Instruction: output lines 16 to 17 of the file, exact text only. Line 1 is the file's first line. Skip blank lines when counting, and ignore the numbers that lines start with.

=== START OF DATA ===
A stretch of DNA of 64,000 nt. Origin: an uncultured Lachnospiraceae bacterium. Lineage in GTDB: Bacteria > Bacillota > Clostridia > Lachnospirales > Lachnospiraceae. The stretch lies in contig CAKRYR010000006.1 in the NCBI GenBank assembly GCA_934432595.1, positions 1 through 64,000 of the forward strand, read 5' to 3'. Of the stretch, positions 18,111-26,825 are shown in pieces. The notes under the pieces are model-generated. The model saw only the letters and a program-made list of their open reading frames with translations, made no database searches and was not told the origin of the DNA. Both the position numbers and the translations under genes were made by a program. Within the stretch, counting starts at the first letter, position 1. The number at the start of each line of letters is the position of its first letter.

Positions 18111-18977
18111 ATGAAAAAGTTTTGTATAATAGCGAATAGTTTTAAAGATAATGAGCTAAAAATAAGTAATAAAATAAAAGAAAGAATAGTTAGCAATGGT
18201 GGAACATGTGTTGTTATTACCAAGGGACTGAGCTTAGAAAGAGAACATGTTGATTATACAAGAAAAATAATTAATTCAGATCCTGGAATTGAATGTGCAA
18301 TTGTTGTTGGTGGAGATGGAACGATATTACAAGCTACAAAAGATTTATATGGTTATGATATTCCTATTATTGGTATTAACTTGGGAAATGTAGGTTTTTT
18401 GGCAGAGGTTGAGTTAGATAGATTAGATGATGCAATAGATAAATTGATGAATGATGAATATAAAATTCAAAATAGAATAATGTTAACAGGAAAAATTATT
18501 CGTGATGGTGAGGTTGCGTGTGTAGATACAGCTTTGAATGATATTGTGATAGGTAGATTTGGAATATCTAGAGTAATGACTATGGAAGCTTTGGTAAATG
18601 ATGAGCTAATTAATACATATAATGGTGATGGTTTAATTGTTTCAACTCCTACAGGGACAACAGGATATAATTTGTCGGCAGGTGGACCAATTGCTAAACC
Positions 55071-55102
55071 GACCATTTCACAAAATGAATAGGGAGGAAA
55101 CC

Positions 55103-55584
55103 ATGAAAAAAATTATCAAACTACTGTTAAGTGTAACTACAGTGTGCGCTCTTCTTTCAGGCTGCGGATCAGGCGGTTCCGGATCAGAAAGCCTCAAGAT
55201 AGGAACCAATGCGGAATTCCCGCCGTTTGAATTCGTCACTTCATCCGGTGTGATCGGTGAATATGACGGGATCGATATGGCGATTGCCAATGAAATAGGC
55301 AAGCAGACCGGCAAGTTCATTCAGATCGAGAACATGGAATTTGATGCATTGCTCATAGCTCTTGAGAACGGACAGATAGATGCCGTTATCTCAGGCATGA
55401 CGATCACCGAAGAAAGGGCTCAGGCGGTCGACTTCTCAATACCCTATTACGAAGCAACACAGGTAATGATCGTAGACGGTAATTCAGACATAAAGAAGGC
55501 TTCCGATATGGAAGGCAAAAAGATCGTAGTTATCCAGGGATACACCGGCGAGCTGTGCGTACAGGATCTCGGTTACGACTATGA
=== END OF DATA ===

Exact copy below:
55401 CGATCACCGAAGAAAGGGCTCAGGCGGTCGACTTCTCAATACCCTATTACGAAGCAACACAGGTAATGATCGTAGACGGTAATTCAGACATAAAGAAGGC
55501 TTCCGATATGGAAGGCAAAAAGATCGTAGTTATCCAGGGATACACCGGCGAGCTGTGCGTACAGGATCTCGGTTACGACTATGA